In 2015, JPAC merged to a new agency called DPAA. The acronym stands for Defense POW-MIA Accounting Command. The new agency adopted a new search policy based on knowledgeable local history groups. History Flight, a US non-profit organization with a serious background in MIA search and recoveries was selected to supervise a number of cases for DPAA.
In January 2016, the German historical society contacted History Flight and the search for the P-47’s pilot was re-activated. Within the ensuing weeks, History Flight sent a team to do a site survey. They were accompanied by a cadaver dog trained to locate old human decomposition scents. On February 2, 2016, the excavation of the crater and its immediate surroundings began. The 99th MIA Project also joined the search effort to determine the boundary of the debris field and locate plane parts with metal detectors. It was determined that plane crashed from an east to west direction. Under the guidance of Dr. Heather Backo, PhD in anthropology and Hedy Justus, MSc in forensic and biological anthropology, five 4 by 4 meter units were determined with the crater as center. Archaeological excavation was realized in the pre-established units and soil layers carefully screened. After 5 weeks of continuous hard work, despite difficult weather conditions, meaningful elements surfaced. The first osseous remains were recovered in the crater as well as life support equipment. Remnants of the pilot’s uniform in the form of leather jacket fragments, oxygen mask, a Lieutenant bar, fragments of shoes, a waist belt and a parachute buckles were also unearthed. The site was visited by DPAA commander, LtGen Mike Linnington and his European Director, Colonel Chris Forbes.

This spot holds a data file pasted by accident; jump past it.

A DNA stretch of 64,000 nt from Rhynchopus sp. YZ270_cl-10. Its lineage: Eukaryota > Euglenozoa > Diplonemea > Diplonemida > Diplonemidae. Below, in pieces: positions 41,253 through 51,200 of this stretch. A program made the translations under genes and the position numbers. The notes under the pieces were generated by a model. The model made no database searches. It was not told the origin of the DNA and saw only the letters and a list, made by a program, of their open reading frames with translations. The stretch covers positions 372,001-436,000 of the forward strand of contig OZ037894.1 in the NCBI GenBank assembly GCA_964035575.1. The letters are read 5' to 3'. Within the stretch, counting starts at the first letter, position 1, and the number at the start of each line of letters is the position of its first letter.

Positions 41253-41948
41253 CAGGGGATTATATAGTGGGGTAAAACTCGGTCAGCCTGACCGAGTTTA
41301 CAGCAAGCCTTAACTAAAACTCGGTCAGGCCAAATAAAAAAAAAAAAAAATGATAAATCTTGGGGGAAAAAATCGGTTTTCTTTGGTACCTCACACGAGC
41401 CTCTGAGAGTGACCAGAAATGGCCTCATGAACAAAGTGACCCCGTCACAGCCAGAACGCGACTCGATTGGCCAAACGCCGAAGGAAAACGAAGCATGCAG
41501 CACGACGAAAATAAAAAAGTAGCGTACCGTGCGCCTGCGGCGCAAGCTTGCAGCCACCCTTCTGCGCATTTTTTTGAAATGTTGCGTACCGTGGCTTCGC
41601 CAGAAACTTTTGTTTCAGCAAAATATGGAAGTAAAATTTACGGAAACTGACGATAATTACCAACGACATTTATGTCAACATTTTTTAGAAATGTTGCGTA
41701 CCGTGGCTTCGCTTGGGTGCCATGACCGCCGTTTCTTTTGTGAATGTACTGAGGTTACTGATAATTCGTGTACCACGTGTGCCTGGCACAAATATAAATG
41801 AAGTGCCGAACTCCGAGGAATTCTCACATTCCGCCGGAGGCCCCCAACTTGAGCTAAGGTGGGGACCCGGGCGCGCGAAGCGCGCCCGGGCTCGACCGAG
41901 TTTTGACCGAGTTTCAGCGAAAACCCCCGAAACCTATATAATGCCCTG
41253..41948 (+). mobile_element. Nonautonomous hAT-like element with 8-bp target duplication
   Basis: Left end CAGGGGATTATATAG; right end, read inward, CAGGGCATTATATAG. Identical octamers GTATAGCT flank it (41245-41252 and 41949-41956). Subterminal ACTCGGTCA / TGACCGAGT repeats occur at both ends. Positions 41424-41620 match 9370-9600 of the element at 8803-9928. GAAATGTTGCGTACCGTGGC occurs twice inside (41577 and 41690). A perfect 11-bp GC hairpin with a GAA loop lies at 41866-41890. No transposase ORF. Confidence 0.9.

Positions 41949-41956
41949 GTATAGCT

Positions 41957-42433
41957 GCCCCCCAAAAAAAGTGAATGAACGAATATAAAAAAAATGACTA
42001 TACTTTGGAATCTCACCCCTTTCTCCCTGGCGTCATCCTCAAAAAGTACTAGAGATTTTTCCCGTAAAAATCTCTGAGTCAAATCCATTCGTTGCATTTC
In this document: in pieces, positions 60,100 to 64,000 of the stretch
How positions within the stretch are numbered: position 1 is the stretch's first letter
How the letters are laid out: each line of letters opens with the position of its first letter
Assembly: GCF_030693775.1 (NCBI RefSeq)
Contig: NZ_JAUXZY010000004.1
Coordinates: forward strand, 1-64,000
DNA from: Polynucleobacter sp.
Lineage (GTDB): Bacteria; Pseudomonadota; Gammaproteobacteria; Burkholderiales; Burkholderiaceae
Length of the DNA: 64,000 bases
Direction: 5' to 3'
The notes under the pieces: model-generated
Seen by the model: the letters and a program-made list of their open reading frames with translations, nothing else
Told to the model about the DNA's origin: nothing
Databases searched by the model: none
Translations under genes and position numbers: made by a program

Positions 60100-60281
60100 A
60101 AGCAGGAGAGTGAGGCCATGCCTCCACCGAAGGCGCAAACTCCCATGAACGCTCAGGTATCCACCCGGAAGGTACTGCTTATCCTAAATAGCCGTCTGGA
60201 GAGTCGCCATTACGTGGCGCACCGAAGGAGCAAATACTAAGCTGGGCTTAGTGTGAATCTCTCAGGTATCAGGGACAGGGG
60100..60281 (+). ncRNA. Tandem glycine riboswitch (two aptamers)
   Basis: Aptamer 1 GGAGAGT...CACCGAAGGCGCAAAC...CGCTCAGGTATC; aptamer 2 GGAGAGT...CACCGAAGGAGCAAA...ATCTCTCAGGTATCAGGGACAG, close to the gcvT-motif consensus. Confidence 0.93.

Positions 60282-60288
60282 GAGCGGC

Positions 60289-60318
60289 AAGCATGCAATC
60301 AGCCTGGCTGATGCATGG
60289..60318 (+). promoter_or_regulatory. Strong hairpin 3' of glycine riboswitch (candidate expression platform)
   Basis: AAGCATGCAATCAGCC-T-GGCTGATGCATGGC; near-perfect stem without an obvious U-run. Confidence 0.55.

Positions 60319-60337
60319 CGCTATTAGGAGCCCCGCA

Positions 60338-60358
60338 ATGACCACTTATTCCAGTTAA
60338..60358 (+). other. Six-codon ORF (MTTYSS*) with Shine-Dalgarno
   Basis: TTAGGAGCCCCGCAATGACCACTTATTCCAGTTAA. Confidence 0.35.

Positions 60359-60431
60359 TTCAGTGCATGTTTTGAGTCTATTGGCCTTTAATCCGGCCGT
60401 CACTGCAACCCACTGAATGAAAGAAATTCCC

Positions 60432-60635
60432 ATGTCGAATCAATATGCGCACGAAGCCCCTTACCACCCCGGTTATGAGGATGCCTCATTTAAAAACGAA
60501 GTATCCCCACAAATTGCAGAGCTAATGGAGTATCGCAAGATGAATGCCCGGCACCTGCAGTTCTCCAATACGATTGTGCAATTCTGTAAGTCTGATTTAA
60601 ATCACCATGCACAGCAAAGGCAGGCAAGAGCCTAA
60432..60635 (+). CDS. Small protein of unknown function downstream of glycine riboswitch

After the excavation of the different units, an additional area was determined in the debris field. In a radius of 8 meters from the crater center, soil layers were mechanically removed on 360 degrees. The arduous task of screening this large volume of dirt confirmed the east-west trajectory of the plane and released some more plane parts. It also revealed that life support equipment and human remains were all located in the crater. The screening lasted until May 17, 2012.
72 years after the end of WWII, another missing serviceman is back home thanks to the obstinate motivation of a group of local historians.
Charles E. Carlson positive identification was released by DPAA (Defense POW/MIA Accounting Command) on January 10, 2017.
Fort Indiantown Gap National Cemetery, PA, was selected by the family as final resting place. The flight carrying Charles Carlson arrived at Atlanta, GA, on August 2, 2017, where a Delta Honor Guard transferred the flagged casket for the last flight home. At Harrisburg International Airport, family members and a US Air Force detachment were waiting for the long lost pilot. The flagged casket was solemnly carried to a hurse and transported to a funeral home.
On August 4, 2017, family members and friend gathered at Fort Indiantown Gap for the long awaited ceremony. They were joined by actual 62nd Squadron members, today based at Luke Air Force Base in Arizona. Charles Carlson received well deserved full military honors. As the Honor Guard of the Pennsylvania National Guard was folding the flag, four F-35A Lightning II’s of the 62nd Fighter Squadron flew over in Missing Man Formation. A last and thrilling tribute to their fallen squadron mate.
Photos of Philip Fleming and Charles Carlson –
courtesy of 56thfightergroup.co.uk